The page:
Namor, The Sub-Mariner is the ruler and protector of the underwater empire Atlantis. However, away from his home, he is many other things. Sometimes a hero, other times a villain, but a lot of the time an antihero – who has much disdain for the surface world. It makes him a fascinating character and a cult favourite for many.
If you’re curious about Namor and want to read some of his stories, this list will point you in the right direction. It has five great selections that show different sides of Namor and are great entry points for the character.
Written and art by Bill Everett.
Namor is one of Marvel’s oldest characters, debuting in 1939 as part of Timely’s (as Marvel was known back then) first comic. If you flick through the stories in this issue, there’s a particular trend. They follow the adventures of heroes saving the day. However, the Sub-Mariner story flips this to show a vengeful antihero who attacks every surface dweller he sees.
Overall, it’s an interesting tale explaining Namor’s motivations and highlighting his abilities. It’s also a curious look at one of the first antiheroes in the context of superhero comics.
The Coming Of… Sub-Mariner
Written by Stan Lee. Art by Jack Kirby.
While Namor was a popular character during the 1940s, he mostly disappeared from the stands when superheroes fizzled out in the following decade. It wasn’t until the early 1960s that he would return in the pages of Fantastic Four.
After a disagreement with the rest of the team, Johnny Storm hides out in a rough part of town. That’s where he meets a homeless man who turns out to be an amnesiac Namor, The Sub-Mariner. However, when Namor’s memories return to him, he causes havoc on the surface world. A kind that only the Fantastic Four can stop.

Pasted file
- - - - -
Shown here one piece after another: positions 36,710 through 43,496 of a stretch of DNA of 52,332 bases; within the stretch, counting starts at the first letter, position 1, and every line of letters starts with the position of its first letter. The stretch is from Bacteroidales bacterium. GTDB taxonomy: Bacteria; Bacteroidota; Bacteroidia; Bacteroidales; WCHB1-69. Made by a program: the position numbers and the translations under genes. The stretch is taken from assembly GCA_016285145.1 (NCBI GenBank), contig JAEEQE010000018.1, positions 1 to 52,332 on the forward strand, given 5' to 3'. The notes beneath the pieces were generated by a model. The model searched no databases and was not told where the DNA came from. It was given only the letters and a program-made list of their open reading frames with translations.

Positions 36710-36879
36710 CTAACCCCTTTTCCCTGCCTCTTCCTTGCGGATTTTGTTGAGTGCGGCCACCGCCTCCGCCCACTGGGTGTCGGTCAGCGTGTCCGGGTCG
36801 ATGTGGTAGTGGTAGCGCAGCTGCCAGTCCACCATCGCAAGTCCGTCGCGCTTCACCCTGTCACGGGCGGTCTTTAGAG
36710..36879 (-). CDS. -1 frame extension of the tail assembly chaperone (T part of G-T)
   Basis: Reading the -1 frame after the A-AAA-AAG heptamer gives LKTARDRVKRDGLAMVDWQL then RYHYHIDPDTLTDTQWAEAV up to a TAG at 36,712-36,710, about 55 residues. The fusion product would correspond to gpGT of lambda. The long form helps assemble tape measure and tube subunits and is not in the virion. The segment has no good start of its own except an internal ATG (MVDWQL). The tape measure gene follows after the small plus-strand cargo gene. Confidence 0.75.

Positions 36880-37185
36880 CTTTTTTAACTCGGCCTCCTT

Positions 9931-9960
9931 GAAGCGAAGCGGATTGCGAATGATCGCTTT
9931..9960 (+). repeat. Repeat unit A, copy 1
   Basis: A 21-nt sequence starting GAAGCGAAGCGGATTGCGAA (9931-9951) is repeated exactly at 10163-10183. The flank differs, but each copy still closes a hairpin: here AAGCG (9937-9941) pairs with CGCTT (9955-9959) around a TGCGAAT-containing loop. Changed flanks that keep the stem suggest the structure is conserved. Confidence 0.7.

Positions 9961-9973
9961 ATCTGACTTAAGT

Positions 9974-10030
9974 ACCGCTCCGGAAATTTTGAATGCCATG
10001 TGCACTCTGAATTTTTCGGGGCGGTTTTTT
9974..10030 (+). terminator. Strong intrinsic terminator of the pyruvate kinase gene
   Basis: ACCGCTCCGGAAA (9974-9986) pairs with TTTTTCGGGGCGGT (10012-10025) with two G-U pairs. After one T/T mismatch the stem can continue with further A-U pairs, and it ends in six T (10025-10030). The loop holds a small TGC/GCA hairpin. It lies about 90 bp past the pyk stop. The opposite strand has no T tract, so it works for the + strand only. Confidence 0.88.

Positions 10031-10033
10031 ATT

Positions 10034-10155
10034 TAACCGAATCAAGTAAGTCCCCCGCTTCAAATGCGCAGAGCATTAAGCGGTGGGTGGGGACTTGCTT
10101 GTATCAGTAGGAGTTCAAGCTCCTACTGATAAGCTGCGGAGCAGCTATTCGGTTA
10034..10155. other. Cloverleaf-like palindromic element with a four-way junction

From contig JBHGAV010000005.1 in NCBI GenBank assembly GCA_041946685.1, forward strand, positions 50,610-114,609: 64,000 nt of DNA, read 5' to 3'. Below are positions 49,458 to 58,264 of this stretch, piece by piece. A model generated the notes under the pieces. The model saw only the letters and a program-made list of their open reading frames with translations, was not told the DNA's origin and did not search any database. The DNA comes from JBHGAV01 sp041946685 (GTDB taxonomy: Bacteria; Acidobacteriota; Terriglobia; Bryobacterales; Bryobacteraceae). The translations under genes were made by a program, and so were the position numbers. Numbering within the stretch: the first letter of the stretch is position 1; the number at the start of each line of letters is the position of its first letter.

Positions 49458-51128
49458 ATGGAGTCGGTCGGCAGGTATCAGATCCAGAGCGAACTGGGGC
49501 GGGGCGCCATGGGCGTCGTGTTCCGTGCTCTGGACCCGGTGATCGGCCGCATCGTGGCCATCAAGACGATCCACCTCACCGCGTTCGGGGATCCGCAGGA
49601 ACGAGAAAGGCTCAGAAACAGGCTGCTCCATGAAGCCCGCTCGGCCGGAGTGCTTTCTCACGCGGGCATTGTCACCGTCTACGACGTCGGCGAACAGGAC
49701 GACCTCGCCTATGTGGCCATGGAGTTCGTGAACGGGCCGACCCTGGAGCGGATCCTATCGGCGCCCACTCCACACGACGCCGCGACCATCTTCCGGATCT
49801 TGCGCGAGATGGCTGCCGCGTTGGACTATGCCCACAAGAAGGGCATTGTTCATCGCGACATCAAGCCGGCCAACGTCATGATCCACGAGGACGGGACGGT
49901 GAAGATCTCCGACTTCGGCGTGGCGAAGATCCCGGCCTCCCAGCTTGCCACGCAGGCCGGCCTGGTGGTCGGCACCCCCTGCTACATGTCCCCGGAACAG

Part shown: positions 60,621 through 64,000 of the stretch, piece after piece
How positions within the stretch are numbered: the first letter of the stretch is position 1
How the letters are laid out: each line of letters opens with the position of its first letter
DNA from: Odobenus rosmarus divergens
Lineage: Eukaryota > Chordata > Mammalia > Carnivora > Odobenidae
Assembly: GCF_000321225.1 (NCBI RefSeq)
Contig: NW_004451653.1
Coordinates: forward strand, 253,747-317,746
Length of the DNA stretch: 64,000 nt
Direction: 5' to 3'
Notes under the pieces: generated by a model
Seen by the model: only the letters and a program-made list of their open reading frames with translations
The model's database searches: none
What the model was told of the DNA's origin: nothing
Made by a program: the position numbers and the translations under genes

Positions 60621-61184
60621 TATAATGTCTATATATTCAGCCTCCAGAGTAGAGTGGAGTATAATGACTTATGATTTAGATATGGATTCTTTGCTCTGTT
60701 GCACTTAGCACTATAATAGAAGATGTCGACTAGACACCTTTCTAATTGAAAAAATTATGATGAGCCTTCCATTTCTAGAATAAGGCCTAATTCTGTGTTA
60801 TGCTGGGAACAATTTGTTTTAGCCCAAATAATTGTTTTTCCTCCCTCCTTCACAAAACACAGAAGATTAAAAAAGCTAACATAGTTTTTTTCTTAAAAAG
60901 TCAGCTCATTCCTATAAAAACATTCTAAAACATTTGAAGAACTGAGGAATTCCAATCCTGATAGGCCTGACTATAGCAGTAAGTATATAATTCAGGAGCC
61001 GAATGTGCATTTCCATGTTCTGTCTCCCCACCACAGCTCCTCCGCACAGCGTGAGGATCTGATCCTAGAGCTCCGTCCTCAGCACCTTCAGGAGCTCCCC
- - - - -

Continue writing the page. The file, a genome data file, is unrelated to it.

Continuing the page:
The Coming Of… Sub-Mariner is Namor’s integration into the modern Marvel Universe. From this story onwards, he’ll become a regular in early Fantastic Four stories and other superhero comics as a hero, anti-hero, and villain.
Issues: Fantastic Four (1961 series) #4
Collected Editions: ‘Fantastic Four Epic Collection: The World’s Greatest Comic Magazine’ or ‘Marvel Masterworks: Fantastic Four Volume 1’ or ‘Mighty Marvel Masterworks: The Fantastic Four Volume 1’ or ‘Namor, The Sub-Mariner Epic Collection: Enter The Sub-Mariner’
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Written by Peter Milligan. Art by Esad Ribic.
The Depths is an outlier when it comes to Namor stories. It’s a psychological horror tale set deep under the ocean. Set in the 1950s, it follows a rationalist sceptic and a submarine crew as they traverse the dark ocean searching for Atlantis. However, their expedition is not without dangers – originating from both the mind and dark depths.
Namor is barely in this. However, that’s not a bad thing. His absence is what makes it so effective. Instead of being front and centre, he’s a fearful tale that the submarine crew speak of. A spectre looming in the background from the dark depths, making his presence felt in small bursts. The result is an atmospheric horror that plays on the crew’s fears and how scary the ocean depths are.
Written by Alan Brennert. Art by Jerry Ordway.
Marvel released several one-shots in 2020 that explored Marvel characters from the perspective of ordinary people. Namor was the first to get one of these stories with a tale set in 1946 and narrated by Namor’s human girlfriend – Betty Dean.
Having a character study from another’s point of view allows for enough distance for the story to ask questions and probe. In this instance, the comic explores Namor’s temperament and, by extension, war-time PTSD. It’s a side of Namor readers haven’t seen before but makes a lot of sense in the context of post-World War II.
Oh, and Namor fights a Nazi in a robotic shark suit.
King In Black: Namor
Written by Kurt Busiek. Art by Benjamin Dewey and Jonas Scharf.
Told in the background of the King In Black comic book event*, this flashback miniseries looks back at young Namor’s first adventure. Namor joins Atlantis’ greatest heroes on a quest for a cursed artifact. However, it all goes wrong, and through this experience, he learns what it takes to be a hero for Atlantis. The comic is juxtaposed with present-day sequences showing how optimistic Namor once was before being whittled away by his experiences.
Benjamin Dewy renders the underwater world in beautiful detail. It’s populated with all kinds of sea life and is a joy to look at. It’s by far one of the lushest-looking comics on this list.
*Don’t worry if you haven’t read this event. While it has connections to King In Black most of it can be read without any knowledge of it.